Desert Tech DT SRS Covert
- 4 Comments
- Last updated: 15/06/2017
I love an interesting rifle and this Desert Tech rifle is one such beast. A classic bullpup design to minimise length yet maximise usefulness that is further enhanced with the super quick barrel change system. Ewan Campbell of Bench Grade Brands loaned me an SRS Covert version that had a 16 inch .308 Winchester barrel threaded for a moderator and a spare barrel in .338 Lapua Magnum with bolt and magazine all compactly placed in an assault carry bag. To change from .308 to .338 Lapua in a trice is pretty unique and gives you a super compact do anything rifle for standard range work, stalking or extreme range varminting with the .338 barrel… That’s right up my alley.
Calibre choice and accessories are broad and really do give you a ‘do-anything’ one rifle option. The manufacturers guarantee ½ MOA accuracy and what really interested me was that the 16 inch .308 barrel comes with a 1 in 8 rifling twist rate which is perfect for the subsonic work that for twenty years now has been my passion - so game on, this should be fun.
I have always loved the Bullpup design so this SRS (Stealth Recon Scout) in Covert form really appealed. Developed as a compact sniper rifle the Covert version is only 26 inches in overall length yet is capable of 1000 yard performance and so gives ultimate handling characteristics and concealment.
The backbone of the rifle is a single 19.5 inch long piece of 7075 –T6 aluminium, that is lightweight yet incredibly strong, to which all the other parts are attached. Due to its integral rigidity there is no need for bedding as one would with a conventional rifle to maintain extreme accuracy. The high impact polymer stock is in two halves that sandwich this chassis by 10 fixture points. There’s a choice of colours; Olive Drab Green, Black or Flat Dark Earth. The stock offers a really practical finish and the pistol grip arrangement is very comfortable with finger grooves and ribs for extra grip.
Length of pull is variable with a spacer system for the butt section and the only thing I would add would be a small cheekpiece, for comfort and better eye alignment with scope.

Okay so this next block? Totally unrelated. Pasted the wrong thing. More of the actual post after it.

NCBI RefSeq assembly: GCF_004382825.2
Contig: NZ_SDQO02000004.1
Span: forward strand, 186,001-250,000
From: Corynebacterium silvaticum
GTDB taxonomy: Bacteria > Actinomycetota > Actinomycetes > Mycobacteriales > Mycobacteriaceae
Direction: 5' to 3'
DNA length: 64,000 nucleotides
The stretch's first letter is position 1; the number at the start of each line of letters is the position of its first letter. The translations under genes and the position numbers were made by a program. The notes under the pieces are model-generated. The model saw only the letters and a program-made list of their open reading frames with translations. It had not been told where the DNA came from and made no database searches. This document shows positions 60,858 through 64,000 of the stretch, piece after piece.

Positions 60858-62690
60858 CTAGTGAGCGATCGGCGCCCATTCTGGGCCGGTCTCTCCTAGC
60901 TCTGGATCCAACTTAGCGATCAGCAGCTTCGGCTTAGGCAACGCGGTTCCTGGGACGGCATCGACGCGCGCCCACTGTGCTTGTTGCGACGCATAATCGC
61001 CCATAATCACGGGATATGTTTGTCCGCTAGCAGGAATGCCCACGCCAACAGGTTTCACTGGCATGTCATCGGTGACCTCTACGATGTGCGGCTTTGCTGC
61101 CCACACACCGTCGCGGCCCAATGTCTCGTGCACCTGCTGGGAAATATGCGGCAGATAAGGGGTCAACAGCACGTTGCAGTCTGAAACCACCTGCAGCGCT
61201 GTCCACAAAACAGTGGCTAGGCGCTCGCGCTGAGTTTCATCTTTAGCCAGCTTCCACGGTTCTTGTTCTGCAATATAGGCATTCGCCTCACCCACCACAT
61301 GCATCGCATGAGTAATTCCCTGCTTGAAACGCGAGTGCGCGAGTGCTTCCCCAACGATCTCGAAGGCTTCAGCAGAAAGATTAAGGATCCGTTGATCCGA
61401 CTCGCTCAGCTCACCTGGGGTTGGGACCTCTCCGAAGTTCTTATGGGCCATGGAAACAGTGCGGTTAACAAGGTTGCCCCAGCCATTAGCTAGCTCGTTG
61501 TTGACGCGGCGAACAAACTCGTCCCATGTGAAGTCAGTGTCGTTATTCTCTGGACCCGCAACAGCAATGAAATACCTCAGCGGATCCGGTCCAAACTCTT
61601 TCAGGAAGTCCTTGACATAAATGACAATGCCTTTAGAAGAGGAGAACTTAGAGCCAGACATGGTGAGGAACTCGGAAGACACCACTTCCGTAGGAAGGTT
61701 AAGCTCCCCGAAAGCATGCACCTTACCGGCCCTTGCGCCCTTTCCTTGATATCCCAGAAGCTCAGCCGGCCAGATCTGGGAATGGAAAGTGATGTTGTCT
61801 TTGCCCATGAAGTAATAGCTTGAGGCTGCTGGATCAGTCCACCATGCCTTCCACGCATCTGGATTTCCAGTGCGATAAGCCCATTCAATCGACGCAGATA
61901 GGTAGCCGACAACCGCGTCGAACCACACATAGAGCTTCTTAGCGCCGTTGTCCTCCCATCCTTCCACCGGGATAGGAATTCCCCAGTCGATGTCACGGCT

Action, Trigger/ Safety and Magazine
All the action parts are rearward of the pistol grip and the bolt rides in a precision bolt channel that can be altered to optimise bolt throw for short or magnum rounds. The .308 has a 7.75 inch opening and 4.25 inches of bolt travel whereas the .338 LAP Mag has an 8.75 inch opening. A small buffer system reduces the .308 bolt throw and the bolt is 4.25 inches long with an outer sliding guide shell and has a six locking lug arrangement with a 2, 6 and 10 o`clock arrangement, with larger lugs at the front and three smaller rear lugs. The single extractor claw type is sited on the 10 o`clock forward lug and a single plunger type ejector in the bolt face for the .308, although the LAP Mag has twin ejector plungers. Both standard and mag bolts have floating firing pins.
I like the bolt handle’s large plastic bolt knob and swept back arrangement. It rides very smoothly in the chassis and locks positively, directly into the back of the barrel itself.
Below the bolt is the magazine housing that sits in the belly of the stock and has ambidextrous release buttons to drop the mag swiftly. Capacity is six shots in .308 and five in .338, the magazine is waisted at the front to stop cartridges riding forward under recoil and damaging the bullet tips. This is nice attention to detail although I did find it a bit rattling when out stalking, a bit of ‘fuzzy felt’ cured it. The trigger is really good. The trigger blade is adjustable to accommodate differing length of pull and can be adjusted for creep and weight with a nice skeletonised blade with a safety catch operated as a sliding catch directly above the trigger.
Barrels and Quick Change System
Here`s the interesting and very clever part, a simple super quick barrel change that gives reproducible accuracy. The barrels are held within the aluminium chassis by clamping using four captive Allen headed bolts. A supplied torque driver is used first to loosen a single locking screw of the left side, ½ a turn and then the four main screws are unscrewed a full turn on the right side. Retract the bolt and the barrel simply pulls out the front of the rifle. It all takes 20 secs or less and makes changing calibres or cleaning a breeze. This .308 barrel is 16 inches long with a fast 1 in 8 rifling twist and threaded for a ¾ x24tpi thread and came with a really good Third Eye Tactical sound moderator. These barrels are specially made by Lothar Walther being stainless steel match grade items and finished in a tough black finish. You therefore have in your hands the ability to change from .308 to .338 Lap mag in 20 secs plus bolt/mag change that is very useable in a tactical situation.